Yu Qingming, party chief and chairman of Sinopharm, told Chinese state media on March 4 that he and others at the firm’s management received CCP (Chinese Communist Party) virus vaccines a year ago and still have a high level of antibodies. His claim ignited a heated discussion over the origins of the virus strains and the timeline of China’s vaccine development.
Sinopharm is also known as China National Pharmaceutical Group Corporation, a Beijing-based Chinese state-owned enterprise.
Yu, who is also a deputy to China’s National People’s Congress, told the People’s Daily during the Two Sessions—the CCP’s most important annual political conference from March 4 to 11—that in March 2020, Sinopharm management received COVID-19 vaccines and still have high levels of antibodies after one year of continuous monitoring.
COVID-19 is the disease the CCP virus causes.
He also touted his pharmaceutical group as the world’s largest manufacturer of COVID-19 vaccines so far, which has provided nearly 100 million doses of vaccines at home and abroad. He added that there had been no reported cases of severe adverse reactions.
However, Yu’s claim has sparked doubts over the origins of COVID-19 virus strains and the timeline of vaccine research and development because the Chinese regime officially acknowledged the CCP virus in January 2020 and declared a lockdown in Wuhan, the epicenter, on Jan. 23, 2020.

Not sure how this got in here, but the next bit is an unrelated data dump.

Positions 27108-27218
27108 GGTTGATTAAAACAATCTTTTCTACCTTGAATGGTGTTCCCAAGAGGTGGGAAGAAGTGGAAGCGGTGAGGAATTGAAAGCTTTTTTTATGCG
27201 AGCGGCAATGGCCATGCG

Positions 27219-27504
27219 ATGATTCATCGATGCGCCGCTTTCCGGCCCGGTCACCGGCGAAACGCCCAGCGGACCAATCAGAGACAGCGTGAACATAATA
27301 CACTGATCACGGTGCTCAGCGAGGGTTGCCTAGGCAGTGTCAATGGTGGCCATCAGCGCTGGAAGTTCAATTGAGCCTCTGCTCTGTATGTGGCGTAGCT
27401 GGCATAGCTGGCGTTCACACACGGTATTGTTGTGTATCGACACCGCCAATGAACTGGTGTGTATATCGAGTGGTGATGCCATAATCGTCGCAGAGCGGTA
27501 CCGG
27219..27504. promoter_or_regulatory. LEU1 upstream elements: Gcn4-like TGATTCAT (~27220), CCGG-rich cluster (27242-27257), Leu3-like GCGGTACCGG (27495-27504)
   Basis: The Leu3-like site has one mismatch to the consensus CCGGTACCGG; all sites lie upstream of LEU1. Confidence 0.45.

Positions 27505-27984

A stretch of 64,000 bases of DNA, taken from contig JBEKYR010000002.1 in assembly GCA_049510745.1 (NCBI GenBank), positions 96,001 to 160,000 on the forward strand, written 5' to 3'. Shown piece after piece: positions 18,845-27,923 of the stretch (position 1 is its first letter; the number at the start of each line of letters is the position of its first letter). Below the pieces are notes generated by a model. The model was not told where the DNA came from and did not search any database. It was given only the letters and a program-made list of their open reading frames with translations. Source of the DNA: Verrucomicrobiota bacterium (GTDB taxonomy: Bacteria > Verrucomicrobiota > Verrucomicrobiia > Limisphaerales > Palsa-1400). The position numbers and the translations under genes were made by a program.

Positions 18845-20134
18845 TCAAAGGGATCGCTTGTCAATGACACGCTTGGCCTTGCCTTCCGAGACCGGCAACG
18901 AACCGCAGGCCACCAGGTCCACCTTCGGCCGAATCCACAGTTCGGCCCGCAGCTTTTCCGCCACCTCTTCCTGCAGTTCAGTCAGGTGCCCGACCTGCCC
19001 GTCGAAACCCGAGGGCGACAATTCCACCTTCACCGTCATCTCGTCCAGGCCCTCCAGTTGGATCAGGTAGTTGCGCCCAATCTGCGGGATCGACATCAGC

A resident of Wuhan surnamed Chen, who lives near the Huanan Seafood Wholesale Market, recently told the Chinese-language Epoch Times that the CCP is unlikely to work out a vaccine within two months in terms of vaccine development cycle, and that the CCP was again lying to the public.
Yu was “purposefully hyping the safety and efficacy of Chinese-made vaccines because the public fears they have lower efficacy, more contraindications, and unreported cases of adverse reactions,” Chen said. “This rhetoric is purely out of political needs rather than scientific considerations.”
On March 5, 2020, China’s state media Xinhua News Agency ran an article titled “Background: Why Is Novel Coronavirus Vaccine Research & Development So ‘Slow'” which said “vaccine research & development is a time-consuming, high-risk, and high-investment job that necessitates preliminary design, animal experiments, and three phases of clinical trials. Generally, it may take three or five or more than ten years to make vaccines available in the market, depending on virus type and technology roadmaps.”
Meanwhile, Wuhan resident Xu Yang told Radio Free Asia on March 10 of Yu’s claim that “it is scientifically impossible to figure out COVID-19 vaccines within such a short time.”